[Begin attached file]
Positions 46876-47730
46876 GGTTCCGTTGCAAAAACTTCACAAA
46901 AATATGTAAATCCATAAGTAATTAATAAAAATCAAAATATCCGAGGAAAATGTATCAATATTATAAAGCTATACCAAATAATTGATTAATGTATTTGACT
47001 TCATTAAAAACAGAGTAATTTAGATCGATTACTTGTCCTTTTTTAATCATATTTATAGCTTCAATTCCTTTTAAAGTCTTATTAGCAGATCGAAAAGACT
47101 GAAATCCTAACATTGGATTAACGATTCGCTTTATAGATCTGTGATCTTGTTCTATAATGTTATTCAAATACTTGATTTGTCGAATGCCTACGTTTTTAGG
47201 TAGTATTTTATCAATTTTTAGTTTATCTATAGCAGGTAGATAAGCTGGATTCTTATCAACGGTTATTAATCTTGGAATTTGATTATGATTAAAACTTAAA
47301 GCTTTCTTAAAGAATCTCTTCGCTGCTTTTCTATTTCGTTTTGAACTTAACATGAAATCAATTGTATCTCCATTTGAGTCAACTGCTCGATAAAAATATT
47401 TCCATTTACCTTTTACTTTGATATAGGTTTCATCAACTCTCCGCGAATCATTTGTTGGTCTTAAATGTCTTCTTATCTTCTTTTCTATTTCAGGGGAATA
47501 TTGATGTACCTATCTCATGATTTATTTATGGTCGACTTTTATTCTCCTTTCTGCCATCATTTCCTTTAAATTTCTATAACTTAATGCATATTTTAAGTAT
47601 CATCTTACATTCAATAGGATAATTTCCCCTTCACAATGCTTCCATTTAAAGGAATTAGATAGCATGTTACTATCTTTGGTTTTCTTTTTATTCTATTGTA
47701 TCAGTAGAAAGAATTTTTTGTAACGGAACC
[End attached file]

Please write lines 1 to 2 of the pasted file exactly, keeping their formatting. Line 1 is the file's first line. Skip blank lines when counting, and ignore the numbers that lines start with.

Positions 46876-47730
46876 GGTTCCGTTGCAAAAACTTCACAAA